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##

Using ` num3plot.m`

- Set up the appropriate iterating equation for Euler's method that
pertains to the ODE being considered. If instructed, solve a few
iterations of the method by hand.
- Make the necessary entries in
` initn.m`.
` ftx = '';` (RHS of
)

` eulerfcn = '
';` (Iterating equation
for Euler's method)

` hvec = [
];` (Desired step sizes)

` t0 = ; tf = ; x0 = ;` (initial -value,
final -value, initial -value, respectively)

Save and type ` initn` (or copy-and-paste at the Emporium).
- Type
` num3plot` This may take up to a few minutes
depending on your machine, the choice of step size(s), and/or the
difficulty of the ODE. In your Figure window, you should have three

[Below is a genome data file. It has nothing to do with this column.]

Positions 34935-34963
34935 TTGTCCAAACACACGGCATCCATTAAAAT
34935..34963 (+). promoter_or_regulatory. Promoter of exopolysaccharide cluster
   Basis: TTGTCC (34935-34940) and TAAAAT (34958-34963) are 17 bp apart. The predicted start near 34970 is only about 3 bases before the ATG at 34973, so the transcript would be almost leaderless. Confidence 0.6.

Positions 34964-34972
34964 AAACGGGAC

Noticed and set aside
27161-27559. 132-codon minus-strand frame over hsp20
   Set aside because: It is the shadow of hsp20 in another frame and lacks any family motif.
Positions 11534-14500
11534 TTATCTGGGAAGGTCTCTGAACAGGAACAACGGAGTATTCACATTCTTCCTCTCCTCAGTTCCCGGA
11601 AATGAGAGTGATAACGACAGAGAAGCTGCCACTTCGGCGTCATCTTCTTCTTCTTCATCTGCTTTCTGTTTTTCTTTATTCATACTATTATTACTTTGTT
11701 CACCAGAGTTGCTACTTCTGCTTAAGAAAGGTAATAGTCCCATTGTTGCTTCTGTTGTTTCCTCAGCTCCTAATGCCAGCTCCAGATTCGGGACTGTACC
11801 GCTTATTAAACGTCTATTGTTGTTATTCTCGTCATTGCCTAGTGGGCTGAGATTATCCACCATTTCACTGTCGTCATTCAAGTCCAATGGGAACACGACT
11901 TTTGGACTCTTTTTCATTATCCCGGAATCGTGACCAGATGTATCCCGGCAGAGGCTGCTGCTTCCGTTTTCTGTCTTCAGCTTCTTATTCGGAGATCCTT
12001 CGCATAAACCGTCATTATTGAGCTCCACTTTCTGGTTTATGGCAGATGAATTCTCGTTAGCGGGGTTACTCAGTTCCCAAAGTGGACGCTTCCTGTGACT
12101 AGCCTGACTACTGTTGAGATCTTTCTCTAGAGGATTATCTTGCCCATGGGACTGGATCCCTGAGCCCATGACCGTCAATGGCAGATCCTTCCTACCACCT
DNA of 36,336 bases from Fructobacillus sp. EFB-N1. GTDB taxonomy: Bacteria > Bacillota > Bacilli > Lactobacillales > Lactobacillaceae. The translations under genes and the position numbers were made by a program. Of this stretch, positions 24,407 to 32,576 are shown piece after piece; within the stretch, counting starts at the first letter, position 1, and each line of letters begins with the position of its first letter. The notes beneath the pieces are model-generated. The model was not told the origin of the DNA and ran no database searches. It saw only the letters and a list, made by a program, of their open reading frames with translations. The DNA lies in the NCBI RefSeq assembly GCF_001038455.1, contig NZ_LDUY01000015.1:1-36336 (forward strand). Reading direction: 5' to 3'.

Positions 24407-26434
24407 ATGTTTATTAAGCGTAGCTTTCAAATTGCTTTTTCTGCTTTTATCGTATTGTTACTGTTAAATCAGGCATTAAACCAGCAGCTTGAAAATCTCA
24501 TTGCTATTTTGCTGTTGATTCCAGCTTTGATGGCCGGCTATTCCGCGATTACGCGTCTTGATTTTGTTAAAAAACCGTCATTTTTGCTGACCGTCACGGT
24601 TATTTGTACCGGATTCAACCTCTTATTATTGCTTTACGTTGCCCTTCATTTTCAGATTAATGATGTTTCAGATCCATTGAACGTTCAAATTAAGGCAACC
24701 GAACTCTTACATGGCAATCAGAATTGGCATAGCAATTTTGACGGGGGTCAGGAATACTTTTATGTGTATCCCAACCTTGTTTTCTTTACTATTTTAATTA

plots.
- Upper right contains Figure 1, the Euler approximations for each
of the step sizes in
` hvec`, plotted on top of the slope field.
- Lower right contains Figure 3, the RK4 approximations for each
of the step sizes in
` hvec`, plotted on top of the slope field.
- Lower left contains Figure 2, a graphical representation of
errors between the Euler solutions and Runge-Kutta solutions for each
step size in
` hvec`. ` t` is the independent variable, and error
is plotted as the dependent variable.

- Make a visual check that your hand computations match the
appropriate plot(s) in Figure 1. Check that the solutions for each
method tend to follow the slope field as the step size gets smaller.
If all appears correct, print a copy of the display.
- In the upper left of your printout, neatly and orderly rewrite
the work you did for Euler's method in Item 1.

**Subsections**

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** Up:** First Order ODEs Numerically
** Previous:** Example
** Contents**
*Michael Renardy*

*2000-05-12*